To keep everyone interested you have to set achievable goals (personal or team) which is often done through games as it has an element of fun!

What’s the most rewarding part of coaching?

The most rewarding part of coaching is seeing the development of players you have coached, and the transferable skills they take into everyday life.

What’s the most challenging aspect of coaching?

The most challenging is keeping everyone engaged and motivated.

You’ve led the Gloucester Sevens team to two Premiership titles – can you describe what it’s like to have such success?

Coaching the Gloucester Sevens was the closest feeling I have had to playing, which is why you saw me run onto the pitch at the final whistle! Back-to-back titles was also great, especially with the little time we had to prepare. Being new to coaching at the time, it was a great experience.

What can boys and girls expect from the R360 Rugby Camps?

R360 Rugby Camps are designed to be different from your typical rugby camp, and concentrate on not just the quality of coaching, but the learning and educational aspects that are often neglected, such as injury prevention, leadership and nutrition. Ultimately though they will be fun and enjoyable!

How much emphasis do you place on these educational aspects of rugby?

With the recent media reports around the physicality of the sport and how it’s rapidly changing, it is especially prevalent for parents and young kids to gain a good understanding of all these aspects to give them a head start.

How can the R360 Rugby Camps benefit players’ games?

The coaching provision at R360 camps is where we feel attendees will excel.

The technical and tactical skills learnt could all be implemented into school and club programs, and with the appearances from current professionals, gives an all-round insight.

Final question, outside of rugby, are there any other sports you’d like to play?

I really enjoy hockey and tennis. I played a lot when I was at school and now have the opportunity to pick it back up working at Cheltenham College.


For more information visit r360.co.uk directly.

© SoGlos
Monday 05 June 2017

More interviews you might like...

Discover the best way to cook pasta with SoGlos’s expert insight with Toni’s Kitchen.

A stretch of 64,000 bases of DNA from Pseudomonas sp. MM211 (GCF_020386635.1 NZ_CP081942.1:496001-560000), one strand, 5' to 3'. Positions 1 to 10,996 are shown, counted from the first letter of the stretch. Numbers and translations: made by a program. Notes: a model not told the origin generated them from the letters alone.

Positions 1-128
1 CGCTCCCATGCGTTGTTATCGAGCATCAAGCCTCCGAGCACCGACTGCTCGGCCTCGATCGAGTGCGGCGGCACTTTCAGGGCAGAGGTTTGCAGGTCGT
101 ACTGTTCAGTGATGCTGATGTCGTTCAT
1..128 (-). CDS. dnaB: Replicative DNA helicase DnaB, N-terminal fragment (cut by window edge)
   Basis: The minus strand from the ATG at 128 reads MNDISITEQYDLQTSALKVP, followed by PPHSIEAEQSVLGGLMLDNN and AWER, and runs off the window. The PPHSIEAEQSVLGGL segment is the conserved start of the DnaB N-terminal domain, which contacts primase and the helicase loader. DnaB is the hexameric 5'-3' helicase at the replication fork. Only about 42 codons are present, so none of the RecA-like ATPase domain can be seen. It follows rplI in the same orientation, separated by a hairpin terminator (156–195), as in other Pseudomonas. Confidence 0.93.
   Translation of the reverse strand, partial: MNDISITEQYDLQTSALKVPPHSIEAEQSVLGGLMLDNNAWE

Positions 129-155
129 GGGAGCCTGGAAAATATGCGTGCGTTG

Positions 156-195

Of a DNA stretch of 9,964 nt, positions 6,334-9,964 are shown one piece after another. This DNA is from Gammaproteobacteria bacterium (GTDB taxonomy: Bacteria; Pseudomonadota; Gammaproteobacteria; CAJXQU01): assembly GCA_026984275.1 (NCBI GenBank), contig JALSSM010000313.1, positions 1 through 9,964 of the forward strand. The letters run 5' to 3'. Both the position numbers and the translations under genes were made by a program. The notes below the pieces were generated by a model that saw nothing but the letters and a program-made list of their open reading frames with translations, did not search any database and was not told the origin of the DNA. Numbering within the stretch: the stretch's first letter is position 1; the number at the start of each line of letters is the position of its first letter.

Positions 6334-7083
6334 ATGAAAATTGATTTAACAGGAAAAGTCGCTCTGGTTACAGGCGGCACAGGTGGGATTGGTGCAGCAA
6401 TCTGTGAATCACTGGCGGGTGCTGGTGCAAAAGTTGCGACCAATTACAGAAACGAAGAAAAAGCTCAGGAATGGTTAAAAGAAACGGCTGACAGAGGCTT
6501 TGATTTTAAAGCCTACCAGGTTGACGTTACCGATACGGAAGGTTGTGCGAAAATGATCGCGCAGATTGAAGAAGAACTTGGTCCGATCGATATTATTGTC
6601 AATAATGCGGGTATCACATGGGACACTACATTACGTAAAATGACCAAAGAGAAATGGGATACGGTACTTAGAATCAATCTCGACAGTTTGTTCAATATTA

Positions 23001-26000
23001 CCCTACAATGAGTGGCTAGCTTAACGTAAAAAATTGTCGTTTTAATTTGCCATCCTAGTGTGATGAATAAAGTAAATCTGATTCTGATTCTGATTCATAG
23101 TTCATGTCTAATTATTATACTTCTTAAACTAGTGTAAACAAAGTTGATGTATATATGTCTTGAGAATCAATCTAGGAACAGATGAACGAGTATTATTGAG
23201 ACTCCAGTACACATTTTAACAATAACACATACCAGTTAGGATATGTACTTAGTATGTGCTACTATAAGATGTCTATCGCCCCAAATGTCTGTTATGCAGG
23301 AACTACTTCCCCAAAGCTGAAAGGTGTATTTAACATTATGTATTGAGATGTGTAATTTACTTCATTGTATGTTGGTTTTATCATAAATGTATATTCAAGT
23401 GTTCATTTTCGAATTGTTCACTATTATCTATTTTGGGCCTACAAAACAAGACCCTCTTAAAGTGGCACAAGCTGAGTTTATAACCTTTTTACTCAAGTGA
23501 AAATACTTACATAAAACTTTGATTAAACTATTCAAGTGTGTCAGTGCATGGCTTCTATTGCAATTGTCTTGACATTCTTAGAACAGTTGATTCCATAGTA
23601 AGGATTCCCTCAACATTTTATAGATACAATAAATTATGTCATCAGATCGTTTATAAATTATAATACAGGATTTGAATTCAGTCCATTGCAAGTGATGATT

Toni’s Kitchen expert insight: Why spaghetti bolognese probably isn't from Italy

Find out why spaghetti bolognese isn’t actually an Italian dish, whether or not you should really use salt when cooking pasta,...

Find out how to reduce party-planning stress with Oasis Events.

Oasis Events expert insight: How to make planning your next celebration less stressful

With so many aspects to planning a party, it can all get a bit stressful, especially if you’ve never done it before. SoGlos...

The Isbourne in Cheltenham is a wellbeing centre home to a range of courses and classes to help aid mental and physical health.

The Isbourne expert insight: everything you need to know about Feng Shui

Use an ancient Chinese practice to update your home with tips from Gloucestershire’s answer to Marie Kondo.

The Isbourne in Cheltenham is a wellbeing centre home to a range of courses and classes to help aid mental and physical health.

The Isbourne expert insight: Why 2020 should be your year to try meditation and mindfulness

If you’re looking to focus more on self-care and your mental health in 2020, SoGlos has been finding out how meditation and...

Discover winter gardening tips from expert Glenn Satterthwaite from The Fairview Gardener.

The Fairview Gardener expert insight: Everything you need to know about winter gardening

As the harshness of winter approaches, find out how you can protect your garden from frost, snow and cold weather.

Unmissable highlights